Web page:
Speaking of those wheels, look at the cut side of some of them.
- Do they look dried out, especially at the edges, or are they still fresh-looking and appetizing? Are there cracks in the exteriors of the wheels? You want fresh-looking cheeses, not those that seem dried out, and exterior cracks in wheels are to be avoided at all costs, as they indicate improper handling or storage.
- Is there mold on the cut side of any wheels? While mold on the exterior of a cheese is often a very good sign, unless the cheese is one of the blue family, or one of a handful that occasionally develop interior mold (such as Cheddar), there shouldn’t be mold on the interior surface of a cheese. Pick up a few of those pre-cut wedges and sniff them. While some cheeses naturally have a strong or earthy aroma, you should not smell ammonia, a scent typical of an overripe cheese or one that’s been poorly cared for.
Talk to the cheesemonger.
- Is he or she willing to answer any questions you may have? Does the cheesemonger make specialized suggestions when you ask about gifts, or pairing the cheese with wine or other foods? (“That wine would go well with a bleu cheese” might be O.K., but “That wine would go well with this creamy bleu from Oregon, which isn’t too strong but will still stand up to the wine’s flavor,” is much better.)
- Can the cheesemonger tell you which cheeses are in season (yes, some cheeses go in and out of season!)?
- Does he or she offer tastes of suggested cheeses? Tasting a cheese you’re thinking about buying is very important. You’ll likely pay more money for cheese at a specialty foods store or cheese shop; you trust that they’ll have good-quality, properly handled and stored cheeses and can impart some knowledge. You won’t like every cheese in this world, so if you’re going to fork over significant cash for a chunk of an artisanal aged sheep’s milk, it’s a great advantage to be able to try it first. This isn’t possible with every cheese (some are sold in small, whole wheels and really can’t be cut without rendering them unsaleable), but it can be done with many. And it’s O.K. to ask to taste a cheese if the cheesemonger doesn’t offer to let you do so.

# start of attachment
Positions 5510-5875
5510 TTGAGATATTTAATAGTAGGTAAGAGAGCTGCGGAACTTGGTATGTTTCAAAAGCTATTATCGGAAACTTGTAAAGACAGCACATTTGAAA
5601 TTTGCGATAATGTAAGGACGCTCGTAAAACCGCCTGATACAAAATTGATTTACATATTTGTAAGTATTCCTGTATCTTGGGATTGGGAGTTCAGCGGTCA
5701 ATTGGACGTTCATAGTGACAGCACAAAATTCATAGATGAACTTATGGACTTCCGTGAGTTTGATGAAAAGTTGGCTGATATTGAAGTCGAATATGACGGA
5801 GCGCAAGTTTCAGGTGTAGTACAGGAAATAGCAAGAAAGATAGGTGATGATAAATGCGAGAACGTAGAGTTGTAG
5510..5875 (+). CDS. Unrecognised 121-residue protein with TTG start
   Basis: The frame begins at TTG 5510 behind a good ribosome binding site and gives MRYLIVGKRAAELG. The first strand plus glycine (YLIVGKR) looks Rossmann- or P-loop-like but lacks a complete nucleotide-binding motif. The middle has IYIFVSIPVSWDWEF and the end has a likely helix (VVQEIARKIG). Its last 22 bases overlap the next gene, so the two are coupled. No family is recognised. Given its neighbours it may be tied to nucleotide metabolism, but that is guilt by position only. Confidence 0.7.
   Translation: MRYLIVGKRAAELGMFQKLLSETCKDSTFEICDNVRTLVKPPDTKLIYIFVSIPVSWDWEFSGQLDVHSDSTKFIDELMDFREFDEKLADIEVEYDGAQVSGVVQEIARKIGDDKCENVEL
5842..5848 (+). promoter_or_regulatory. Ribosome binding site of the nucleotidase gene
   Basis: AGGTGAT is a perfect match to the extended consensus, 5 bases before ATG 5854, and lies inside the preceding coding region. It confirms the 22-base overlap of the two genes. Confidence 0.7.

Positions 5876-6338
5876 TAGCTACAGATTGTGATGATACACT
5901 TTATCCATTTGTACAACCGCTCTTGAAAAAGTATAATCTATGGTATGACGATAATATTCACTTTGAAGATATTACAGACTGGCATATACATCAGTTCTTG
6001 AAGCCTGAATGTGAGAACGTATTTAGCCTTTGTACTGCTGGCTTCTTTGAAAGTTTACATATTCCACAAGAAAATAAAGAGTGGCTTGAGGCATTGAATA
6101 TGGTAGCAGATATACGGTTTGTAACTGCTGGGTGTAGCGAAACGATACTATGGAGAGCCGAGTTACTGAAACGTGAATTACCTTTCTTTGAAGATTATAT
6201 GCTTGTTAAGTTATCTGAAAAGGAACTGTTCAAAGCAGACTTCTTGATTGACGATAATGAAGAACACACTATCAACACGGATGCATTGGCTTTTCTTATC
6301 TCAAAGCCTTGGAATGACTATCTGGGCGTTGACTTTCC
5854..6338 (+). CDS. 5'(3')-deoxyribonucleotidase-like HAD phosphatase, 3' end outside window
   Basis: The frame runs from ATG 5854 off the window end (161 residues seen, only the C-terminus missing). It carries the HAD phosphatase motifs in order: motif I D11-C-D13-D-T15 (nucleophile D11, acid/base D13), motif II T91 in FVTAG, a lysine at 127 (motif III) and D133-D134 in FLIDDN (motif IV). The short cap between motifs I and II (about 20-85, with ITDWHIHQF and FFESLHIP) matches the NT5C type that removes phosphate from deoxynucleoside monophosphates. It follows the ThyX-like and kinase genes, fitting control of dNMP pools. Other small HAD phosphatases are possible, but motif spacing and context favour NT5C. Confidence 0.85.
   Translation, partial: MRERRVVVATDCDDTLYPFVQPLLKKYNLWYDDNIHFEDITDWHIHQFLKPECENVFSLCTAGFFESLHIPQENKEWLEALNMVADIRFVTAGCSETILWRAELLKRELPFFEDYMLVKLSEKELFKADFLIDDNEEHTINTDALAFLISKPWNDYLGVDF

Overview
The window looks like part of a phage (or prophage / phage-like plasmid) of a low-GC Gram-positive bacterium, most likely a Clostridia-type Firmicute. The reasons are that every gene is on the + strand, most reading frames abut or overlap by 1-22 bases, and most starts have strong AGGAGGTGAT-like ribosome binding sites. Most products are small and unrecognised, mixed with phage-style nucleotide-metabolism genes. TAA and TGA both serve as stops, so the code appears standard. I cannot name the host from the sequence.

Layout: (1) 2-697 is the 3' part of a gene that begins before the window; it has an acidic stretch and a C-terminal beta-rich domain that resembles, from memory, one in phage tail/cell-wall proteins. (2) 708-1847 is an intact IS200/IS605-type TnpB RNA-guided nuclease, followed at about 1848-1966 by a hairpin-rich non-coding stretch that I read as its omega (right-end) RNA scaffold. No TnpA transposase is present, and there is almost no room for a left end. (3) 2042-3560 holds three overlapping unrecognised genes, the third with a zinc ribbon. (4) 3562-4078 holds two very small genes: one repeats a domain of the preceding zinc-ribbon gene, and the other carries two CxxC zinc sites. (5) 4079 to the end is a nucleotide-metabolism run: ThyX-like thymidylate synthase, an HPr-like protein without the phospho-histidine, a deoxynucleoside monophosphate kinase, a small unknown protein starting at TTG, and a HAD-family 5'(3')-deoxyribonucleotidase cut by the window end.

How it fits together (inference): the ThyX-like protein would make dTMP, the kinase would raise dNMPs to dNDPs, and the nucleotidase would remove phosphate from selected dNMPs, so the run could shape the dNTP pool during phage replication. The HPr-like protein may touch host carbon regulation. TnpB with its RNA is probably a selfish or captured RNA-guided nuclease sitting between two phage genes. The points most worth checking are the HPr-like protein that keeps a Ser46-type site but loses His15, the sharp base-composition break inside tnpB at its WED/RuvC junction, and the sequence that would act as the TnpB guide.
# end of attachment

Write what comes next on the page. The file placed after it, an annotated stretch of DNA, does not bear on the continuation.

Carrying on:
- Pay attention, too, when your cheese is cut and wrapped. What kind of wrapping does the cheesemonger use? Plastic wrap, seen so frequently at the supermarket cheese counter, can suffocate a cheese, causing loss of good flavor and texture. Butcher paper or heavy-duty waxed paper are usually better for preserving cheese quality. And how about follow up? Does the cheesemonger give you specific instructions for storing and serving the cheese? Both are important for preserving cheese quality and showing off the cheese you’ve so carefully selected to its best advantage.
If something about a particular cheesemonger doesn’t suit you, or you’re put off by something he or she does or doesn’t do, remember that cheesemongers, like people, are all going to be different. You may have to do a little shopping around before you find one you like and with whom you’re comfortable. If you simply don’t have a cheesemonger near you, or can’t find one with whom you’re comfortable, all may not be lost. As has been mentioned, some upscale markets have decent cheese sections, although knowledge may vary from employee to employee. Many Whole Foods Markets are decent places to buy cheese, and the East Coast chain Wegman’s does fairly well, too, though I’d rather support a small, area business if possible.